Storm Fitness give their tips on off-season training for young and aspiring rugby players.
With the rugby season over for a few months, it can be easy for aspiring players to take a break and find themselves out of condition when returning to action after the summer.
Storm Fitness trainer and former professional player Spencer Davey has been sharing his tips on off-season training for young and aspiring players for us here at the Falcons:
Players in today’s game can be divided into two categories when it comes to the off-season. Those that come back better than they left and those that come back worse.
Personally speaking, when I look back on my career my focus in the gym at the end of the season was often more on looking the part on the beach than on getting stronger and more resilient to injury!
Professionals who want to maximise their performance are now using the off season to become stronger and more robust at facilities like ours in Turkey (www.stormabroad.com) and Newcastle or at facilities in the USA.
I have a great deal of respect for the sacrifice these athletes make and I think this is not just admirable but necessary to succeed at the highest level. Let me explain…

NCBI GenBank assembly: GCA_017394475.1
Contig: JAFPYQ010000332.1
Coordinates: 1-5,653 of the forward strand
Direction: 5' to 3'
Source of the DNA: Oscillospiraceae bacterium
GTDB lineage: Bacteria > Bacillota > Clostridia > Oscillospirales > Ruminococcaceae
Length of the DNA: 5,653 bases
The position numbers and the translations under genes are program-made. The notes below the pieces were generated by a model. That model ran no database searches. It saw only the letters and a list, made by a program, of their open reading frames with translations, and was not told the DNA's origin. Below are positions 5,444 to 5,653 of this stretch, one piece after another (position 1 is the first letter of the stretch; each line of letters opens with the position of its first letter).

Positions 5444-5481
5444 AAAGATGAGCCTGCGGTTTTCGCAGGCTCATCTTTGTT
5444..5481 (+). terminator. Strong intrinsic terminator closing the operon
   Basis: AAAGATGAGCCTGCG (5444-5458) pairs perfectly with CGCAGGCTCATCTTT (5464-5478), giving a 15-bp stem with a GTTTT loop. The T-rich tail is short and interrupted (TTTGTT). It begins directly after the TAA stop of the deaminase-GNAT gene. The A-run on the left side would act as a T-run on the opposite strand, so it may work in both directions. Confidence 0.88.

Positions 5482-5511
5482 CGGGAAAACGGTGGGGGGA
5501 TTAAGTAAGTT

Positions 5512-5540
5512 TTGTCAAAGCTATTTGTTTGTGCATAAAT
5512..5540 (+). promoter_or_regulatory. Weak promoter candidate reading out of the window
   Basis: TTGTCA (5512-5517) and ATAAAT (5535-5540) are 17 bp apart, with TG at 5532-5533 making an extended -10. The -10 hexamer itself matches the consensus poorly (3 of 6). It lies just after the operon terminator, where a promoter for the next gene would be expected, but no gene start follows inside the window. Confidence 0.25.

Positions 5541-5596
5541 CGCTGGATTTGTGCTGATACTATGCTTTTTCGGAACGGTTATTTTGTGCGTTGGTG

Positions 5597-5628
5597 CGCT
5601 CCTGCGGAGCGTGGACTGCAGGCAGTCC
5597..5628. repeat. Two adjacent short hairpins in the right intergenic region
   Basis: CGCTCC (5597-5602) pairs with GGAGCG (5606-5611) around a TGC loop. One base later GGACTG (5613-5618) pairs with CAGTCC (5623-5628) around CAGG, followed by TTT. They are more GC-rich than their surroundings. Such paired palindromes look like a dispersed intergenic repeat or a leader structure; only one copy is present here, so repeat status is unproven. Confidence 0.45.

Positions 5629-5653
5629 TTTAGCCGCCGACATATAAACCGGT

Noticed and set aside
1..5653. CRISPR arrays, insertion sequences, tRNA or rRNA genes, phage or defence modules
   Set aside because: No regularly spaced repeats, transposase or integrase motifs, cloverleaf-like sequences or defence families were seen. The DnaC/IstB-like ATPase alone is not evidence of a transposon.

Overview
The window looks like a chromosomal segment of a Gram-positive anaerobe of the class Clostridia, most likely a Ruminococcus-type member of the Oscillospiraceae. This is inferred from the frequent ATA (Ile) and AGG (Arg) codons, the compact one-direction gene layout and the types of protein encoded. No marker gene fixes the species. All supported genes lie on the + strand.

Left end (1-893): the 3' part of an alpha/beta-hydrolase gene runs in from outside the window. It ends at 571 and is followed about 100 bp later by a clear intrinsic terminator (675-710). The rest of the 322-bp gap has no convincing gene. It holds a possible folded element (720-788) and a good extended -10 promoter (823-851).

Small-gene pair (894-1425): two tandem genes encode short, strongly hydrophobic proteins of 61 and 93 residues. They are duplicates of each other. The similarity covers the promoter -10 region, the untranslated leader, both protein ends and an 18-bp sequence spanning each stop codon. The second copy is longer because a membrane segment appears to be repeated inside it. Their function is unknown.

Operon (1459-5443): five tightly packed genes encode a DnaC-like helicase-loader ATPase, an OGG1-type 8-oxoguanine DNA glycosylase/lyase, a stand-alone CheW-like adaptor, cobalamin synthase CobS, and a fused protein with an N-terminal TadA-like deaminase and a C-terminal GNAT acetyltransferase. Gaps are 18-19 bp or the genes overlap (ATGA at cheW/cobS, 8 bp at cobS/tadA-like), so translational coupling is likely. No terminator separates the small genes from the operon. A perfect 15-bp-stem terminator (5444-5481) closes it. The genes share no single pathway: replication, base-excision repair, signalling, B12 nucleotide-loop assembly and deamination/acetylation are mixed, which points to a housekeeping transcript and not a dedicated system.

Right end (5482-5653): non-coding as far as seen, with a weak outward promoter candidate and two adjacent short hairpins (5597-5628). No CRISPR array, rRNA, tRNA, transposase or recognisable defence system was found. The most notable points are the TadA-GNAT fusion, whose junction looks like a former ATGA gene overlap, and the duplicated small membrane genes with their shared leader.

In an in-season training program athletes have to cover so many training variables, for example speed, agility, relative strength and functional hypertrophy to name only a few. Due to the demands of our sport there are so many different areas of conditioning to be covered and it can be difficult to make any real headway in any one of these areas.
In an off-season training program however, we have the luxury of targeting weak points of your game/physicality and making some tangible headway.
Ok, it’s the first exercise of the first session of your off-season. You (the talented young rugby player) arrive at the gym; what are you going to do? Are you going to move straight to work on your weak points?
Do you have a clear idea of what areas you need to improve upon or are you going to the gym unplanned?
The reason I ask is because if you go to the gym unplanned, you risk the content of your workout changing due to external circumstances, i.e. how you are feeling, if there are any attractive gym users present or maybe your hamstring re-hab session changes to a squatting session because the “gym rats” are making screaming sounds whilst they squat 60kg, and you’re about to show them how it’s done. Sound familiar?
Be honest with yourself and analyse your performance this season; what needs to improve? How could you be better?
Let the answer to this question become the focus of your off-season. Just one thing, the number of rugby players who need a bigger bench press are few and far between but almost every player could benefit from some functional strength work and developing their mobility. How many will waste their off-season trying to get a bigger chest yet still pick up injuries next season?
If you or somebody you know is planning a big season next year and want some help putting together a training program that’s right for you we want to hear from you. Drop me a line on email@example.com.